Dad passed suddenly. The week before Father’s Day. He’d been hospitalized for some inpatient testing whilst I was out of town for a week. Got home in time to find that out. Ok, we’ll pick him up tomorrow morning, ten’ish. At 04:26 the phone rang….

    I remember too, the day I trundled out of the shower, wiped the mirror off, looked, and said….Dad?

    I find myself using lots of pepper these days….


  11. I’m fortunate to still have my father. I’d consider it an honor to be as good as him when I get older but I’d settle for being half as good as him.

    Honest. He’s never lied to anyone even people who if I had my way would be stood against a wall & shot.

    Tough. He’s as close to a Spartan in modern days as you could get except for the gay stuff. He has a bad back now & is in constant pain but he manages to keep right on trucking through the pain.

    He’s my hero.

    I’ve never seen him like peppers like LD’s dad but when we order a pizza he’ll use some of the crushed peppers on it. I do too.

  12. I like peppers, but I’ve met my match at a Thai place in Lubbock, TX. Beware the medium beef. Should have known something was up when all the kitchen staff started watching me lift the fork. Felt honor bound to finish, what with all the witnesses and all, but I could feel every striation on my esophagus for several hours after supper.


  13. Great story LD.
    I am lucky… I still have my Dad, he hits 80 this year but looks like middle 60’s!
    He still potters around making iron garden furniture and bricabrack for family and friends. His welding still looks like the metal fused and he rarely needs to chip the flux… it just peels off as he runs the bead.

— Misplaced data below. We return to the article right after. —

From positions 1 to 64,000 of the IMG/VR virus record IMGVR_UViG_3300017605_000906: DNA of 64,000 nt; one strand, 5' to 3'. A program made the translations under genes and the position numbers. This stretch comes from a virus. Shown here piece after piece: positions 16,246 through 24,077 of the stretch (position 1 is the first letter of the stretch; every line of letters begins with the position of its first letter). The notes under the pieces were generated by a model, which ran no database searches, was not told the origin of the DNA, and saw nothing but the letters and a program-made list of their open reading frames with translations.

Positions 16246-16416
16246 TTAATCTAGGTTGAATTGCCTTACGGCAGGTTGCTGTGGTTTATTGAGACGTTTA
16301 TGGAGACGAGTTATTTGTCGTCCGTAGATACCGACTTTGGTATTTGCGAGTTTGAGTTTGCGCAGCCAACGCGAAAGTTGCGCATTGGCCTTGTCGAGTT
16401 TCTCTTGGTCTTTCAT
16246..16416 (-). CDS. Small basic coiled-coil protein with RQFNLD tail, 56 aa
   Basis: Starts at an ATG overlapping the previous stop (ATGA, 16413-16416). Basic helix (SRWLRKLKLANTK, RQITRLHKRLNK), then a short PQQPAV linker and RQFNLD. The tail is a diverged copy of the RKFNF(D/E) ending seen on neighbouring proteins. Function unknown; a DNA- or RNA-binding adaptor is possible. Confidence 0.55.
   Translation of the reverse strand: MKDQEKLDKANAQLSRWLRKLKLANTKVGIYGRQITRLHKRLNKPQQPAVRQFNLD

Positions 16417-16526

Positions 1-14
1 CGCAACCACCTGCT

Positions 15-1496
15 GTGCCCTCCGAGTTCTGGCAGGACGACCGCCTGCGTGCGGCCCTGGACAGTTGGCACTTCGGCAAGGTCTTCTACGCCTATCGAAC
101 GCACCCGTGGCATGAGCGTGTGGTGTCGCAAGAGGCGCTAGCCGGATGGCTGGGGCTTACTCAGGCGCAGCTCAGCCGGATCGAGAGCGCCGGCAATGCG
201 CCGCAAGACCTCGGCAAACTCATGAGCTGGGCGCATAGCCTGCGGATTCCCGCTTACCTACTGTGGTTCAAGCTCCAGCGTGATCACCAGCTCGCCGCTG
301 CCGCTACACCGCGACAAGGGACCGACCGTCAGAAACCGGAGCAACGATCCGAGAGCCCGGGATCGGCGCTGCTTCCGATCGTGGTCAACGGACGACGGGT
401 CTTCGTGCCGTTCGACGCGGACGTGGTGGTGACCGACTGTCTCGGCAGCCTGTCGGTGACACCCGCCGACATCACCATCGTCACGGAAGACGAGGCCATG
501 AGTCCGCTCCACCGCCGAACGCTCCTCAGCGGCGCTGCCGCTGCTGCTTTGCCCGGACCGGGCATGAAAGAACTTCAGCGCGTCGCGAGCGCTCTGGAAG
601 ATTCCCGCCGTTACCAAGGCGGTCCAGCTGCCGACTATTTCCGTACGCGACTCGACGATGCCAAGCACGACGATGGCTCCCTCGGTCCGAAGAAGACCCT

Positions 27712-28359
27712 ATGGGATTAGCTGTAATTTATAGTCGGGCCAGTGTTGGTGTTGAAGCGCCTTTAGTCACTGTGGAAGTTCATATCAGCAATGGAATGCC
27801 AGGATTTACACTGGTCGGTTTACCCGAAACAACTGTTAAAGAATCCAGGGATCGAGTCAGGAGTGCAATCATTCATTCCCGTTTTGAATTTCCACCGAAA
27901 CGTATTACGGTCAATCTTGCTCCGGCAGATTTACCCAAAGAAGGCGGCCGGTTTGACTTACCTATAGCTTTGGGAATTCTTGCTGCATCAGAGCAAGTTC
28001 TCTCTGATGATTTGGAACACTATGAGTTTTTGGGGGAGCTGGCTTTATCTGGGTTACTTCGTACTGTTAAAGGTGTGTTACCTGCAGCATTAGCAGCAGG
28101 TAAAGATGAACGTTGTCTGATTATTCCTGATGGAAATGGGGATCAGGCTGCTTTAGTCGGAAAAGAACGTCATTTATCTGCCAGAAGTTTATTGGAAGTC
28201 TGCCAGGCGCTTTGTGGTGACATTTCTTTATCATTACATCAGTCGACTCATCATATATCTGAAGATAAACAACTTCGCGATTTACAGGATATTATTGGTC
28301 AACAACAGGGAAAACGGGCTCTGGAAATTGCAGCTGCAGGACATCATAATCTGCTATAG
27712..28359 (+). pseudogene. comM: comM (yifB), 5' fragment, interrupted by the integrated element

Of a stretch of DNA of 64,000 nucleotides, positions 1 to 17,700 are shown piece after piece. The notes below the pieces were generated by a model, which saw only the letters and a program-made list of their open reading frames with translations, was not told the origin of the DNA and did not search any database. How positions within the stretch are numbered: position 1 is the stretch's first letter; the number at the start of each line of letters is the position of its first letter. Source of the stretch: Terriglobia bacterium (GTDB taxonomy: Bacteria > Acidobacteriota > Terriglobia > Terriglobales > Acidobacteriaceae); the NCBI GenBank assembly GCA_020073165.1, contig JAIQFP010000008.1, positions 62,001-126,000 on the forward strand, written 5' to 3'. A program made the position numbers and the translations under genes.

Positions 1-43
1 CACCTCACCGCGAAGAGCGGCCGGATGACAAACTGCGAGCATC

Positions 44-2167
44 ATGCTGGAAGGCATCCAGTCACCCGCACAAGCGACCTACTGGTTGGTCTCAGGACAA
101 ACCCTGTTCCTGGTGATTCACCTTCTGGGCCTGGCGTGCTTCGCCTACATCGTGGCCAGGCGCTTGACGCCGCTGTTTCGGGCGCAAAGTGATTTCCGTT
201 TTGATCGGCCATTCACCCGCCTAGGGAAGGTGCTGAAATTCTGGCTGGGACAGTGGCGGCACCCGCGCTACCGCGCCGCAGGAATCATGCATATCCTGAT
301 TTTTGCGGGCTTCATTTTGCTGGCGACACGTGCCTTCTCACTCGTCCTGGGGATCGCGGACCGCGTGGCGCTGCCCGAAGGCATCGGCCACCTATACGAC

Yes we look alike… he has more hair!

  14. Ahh, peppers and eggs… heaven for me is green tabasco on a fresh hot omelette full of cheese and chili.

    There are a few bottles of the habanero varieties of sauce in my refrigerator, but the use is few and far between. I much prefer the “fruity” flavor and a little to a lot of warmth than a scorch that takes all the flavor away.

    I’m rarely happy with black pepper too. I think it goes stale, perhaps in the grocery store or warehouse if it’s cheap enough.

  15. I am sorry for your loss.
    Your post is beautiful!
    Thank you for sharing your wonderful memories with us.
    Hot Pepper BBQ is yummmmm!

  16. Law Dog,

    Welcome to the Chile Head World. I’ve been there for about 5 years now. In fact, I just wrote a post on my blog about spicy food. I think I would have loved the magical whiskey n pepper ritual. When a college buddy of mine and I learned that capsaicin is soluble in alcohol, we mixed up a strange concoction of tequila and habaneros.

    That is awesome that you wrote a post for your Dad even though he’s not here any more. My Dad is alive and I didn’t think to do that, of course he doesn’t read my blog, so it’s no big deal.

  17. Huh,

    My Dad (Texan Regular Army type) used to put Nuc Mam on his eggs over easy. Mom (Minnesota schoolteacher) put a stop to that the day the nuc mam bottle broke in the fridge, and she had to toss out EVERYTHING in the fridge.

  18. My father died a little more than a month ago. I swear father’s day ads with gift suggestions were tough to deal with.

    This post had me misting up too, but a bit better sort. I remembered my younger brother eating a jalepeno pepper with the most terrible look on his face and tears welling up so he could be like Daddy. I had forgotten that one until today. Thanks.


  19. My father was into bland. The only time I ever saw him put seasoning on anything he ate was a couple shakes of salt on watermelon.

    I, conversely am turning into my son, who was weaned on a jalepeno. I’m going to have to make a batch of that whisky-based hot sauce to share with him, for a little variety. Mostly he drinks Texas Pete.